Infinity Investments 16.7% Belongs to a group of entities ultimately wholly owned by the Abu Dhabi Investment Authority and focuses on infrastructure investments in Europe Luxembourg
Igneo 15.6% An unlisted infrastructure asset management business and is part of the First Sentier Investors Group (FSIG), a global asset management business, FSIG has $174bn of assets under management (March 2022) on behalf of institutional investors, pension funds, wholesale distributors, investment platforms, financial advisers and their clients worldwide. Australia
Camulodunum Investments 15.0% A joint investment vehicle for Dalmore Capital and GLIL Infrastructure. GLIL Infrastructure is run by the pension funds of Greater Manchester, Merseyside, West Yorkshire and Local Pension Partnership Investments. Dalmore has more than 1.3mn pension holders invested directly in AWG Australia

Adding to the complexity, internal dividends are often only included in notes to the accounts, while dividends can also be deferred until after financial results are released, enabling companies to show zero dividends for the current year in their published annual reports and accounts. Dividend payments are also often described as “cash neutral” as the funds are immediately returned to the company from within the group in payment of debts.

In one example, Northumbrian Water, majority owned by CK Infrastructure Holdings, declared £272.6mn in dividends in the year ended March 2022, including an interim dividend of £58.2mn, and a final dividend of £55.4mn. The final dividend was approved after the balance sheet date and will only show as a paid dividend in the 2023 financial statements.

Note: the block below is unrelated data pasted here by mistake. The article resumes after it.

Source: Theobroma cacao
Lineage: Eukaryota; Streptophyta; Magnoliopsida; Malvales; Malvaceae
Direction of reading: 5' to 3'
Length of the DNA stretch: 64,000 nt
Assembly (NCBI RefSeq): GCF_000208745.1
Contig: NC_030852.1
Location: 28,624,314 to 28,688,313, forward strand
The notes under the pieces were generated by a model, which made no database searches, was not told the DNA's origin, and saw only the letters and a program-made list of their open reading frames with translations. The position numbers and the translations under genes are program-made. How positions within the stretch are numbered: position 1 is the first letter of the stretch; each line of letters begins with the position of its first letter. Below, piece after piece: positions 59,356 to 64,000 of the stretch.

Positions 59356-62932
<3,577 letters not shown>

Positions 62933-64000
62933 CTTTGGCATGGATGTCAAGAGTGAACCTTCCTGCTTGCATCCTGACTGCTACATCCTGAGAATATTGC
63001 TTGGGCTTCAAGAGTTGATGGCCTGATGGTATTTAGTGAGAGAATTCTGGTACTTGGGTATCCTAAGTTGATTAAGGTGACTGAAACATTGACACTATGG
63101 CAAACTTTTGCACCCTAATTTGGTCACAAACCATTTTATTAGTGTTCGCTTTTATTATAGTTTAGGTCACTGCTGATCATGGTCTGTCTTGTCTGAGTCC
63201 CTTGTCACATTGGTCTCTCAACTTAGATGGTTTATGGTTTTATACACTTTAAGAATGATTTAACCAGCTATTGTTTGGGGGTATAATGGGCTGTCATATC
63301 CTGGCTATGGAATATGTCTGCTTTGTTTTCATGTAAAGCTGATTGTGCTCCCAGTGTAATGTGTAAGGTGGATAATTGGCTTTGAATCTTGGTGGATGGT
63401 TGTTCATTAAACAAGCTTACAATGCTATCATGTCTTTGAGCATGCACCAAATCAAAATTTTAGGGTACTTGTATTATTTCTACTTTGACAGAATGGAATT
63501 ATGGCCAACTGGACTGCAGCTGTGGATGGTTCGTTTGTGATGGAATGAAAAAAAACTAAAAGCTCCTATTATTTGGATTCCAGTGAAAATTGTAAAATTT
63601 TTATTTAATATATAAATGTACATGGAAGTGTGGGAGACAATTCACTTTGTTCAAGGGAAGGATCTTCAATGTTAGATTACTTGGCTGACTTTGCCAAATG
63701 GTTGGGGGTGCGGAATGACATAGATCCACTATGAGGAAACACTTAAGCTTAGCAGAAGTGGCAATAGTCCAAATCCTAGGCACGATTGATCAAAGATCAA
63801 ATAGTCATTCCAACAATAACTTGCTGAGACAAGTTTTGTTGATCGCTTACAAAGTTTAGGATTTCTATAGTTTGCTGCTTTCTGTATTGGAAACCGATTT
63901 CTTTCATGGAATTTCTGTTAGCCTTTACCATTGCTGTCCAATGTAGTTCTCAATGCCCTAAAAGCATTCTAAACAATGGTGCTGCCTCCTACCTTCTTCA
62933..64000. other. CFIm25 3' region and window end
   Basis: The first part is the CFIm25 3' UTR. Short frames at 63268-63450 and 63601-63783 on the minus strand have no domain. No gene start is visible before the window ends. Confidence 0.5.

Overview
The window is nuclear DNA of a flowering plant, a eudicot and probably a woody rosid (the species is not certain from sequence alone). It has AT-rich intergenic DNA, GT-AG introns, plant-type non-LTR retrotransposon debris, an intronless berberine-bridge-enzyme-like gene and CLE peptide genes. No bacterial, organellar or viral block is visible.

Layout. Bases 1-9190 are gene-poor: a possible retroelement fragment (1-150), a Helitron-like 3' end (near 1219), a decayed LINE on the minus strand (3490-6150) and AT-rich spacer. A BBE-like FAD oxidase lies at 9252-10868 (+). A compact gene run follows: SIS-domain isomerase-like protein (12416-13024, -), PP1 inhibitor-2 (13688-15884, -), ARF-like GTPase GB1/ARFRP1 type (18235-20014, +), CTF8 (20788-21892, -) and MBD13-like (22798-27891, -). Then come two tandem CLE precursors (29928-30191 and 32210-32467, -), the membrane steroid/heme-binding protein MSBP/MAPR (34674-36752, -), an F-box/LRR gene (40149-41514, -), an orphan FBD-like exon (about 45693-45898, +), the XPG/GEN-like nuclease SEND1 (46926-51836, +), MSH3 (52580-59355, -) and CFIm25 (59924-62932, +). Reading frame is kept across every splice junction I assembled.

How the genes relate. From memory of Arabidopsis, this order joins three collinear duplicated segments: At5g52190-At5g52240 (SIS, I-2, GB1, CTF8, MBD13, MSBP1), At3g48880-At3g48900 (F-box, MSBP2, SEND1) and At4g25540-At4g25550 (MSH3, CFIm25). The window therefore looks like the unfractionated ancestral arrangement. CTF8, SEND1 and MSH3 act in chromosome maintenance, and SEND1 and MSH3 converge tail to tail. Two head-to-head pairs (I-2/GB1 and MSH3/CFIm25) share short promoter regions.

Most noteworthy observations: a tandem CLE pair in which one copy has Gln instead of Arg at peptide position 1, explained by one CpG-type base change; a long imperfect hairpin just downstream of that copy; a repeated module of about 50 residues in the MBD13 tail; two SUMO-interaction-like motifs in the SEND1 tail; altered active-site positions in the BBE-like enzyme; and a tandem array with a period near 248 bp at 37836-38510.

The £272.6mn included £159mn as a special dividend, which the company said enabled a group company to pay off a loan, stating that the transaction was “cash neutral” [implying no cash leaves the business], according to the accounts.

“This non-appointed dividend was not related to the regulated water and sewage business,” Northumbrian said, arguing it came from a separate entity that provides fishing and industrial water treatment.

Nick Hood, senior adviser at Opus Restructuring, said it was “difficult to see what purpose such opaque corporate structures serve except to create a lack of transparency, perhaps to facilitate tax minimisation and to make it unduly difficult to trace where money diverted from front line water infrastructure investment is going.”

However, Thames Water said: “We comply with all tax legislation at all times, both within the letter and spirit of the law.” Thames has a “strict, performance-linked dividend policy monitored by Ofwat,” it added.

Anglian Water said “Anglian Water Services Ltd, the regulated company, is registered for tax in the UK, and we pay all of our taxes in full”. It added that its “financial structure, payments and policies are set out in detail in our annual accounts”. Northumbrian declined to comment on the tax allegations and the comments by Hall and Helm.

Water UK, the trade body, said: “All water companies report financial information, including dividend payments, in line with international accounting standards.”

“When dividend payments made by a regulated water company are retained within the broader corporate group the money is typically used to pay a wide range of corporate overheads, with external investors receiving a smaller dividend, or no dividend at all, as a result.”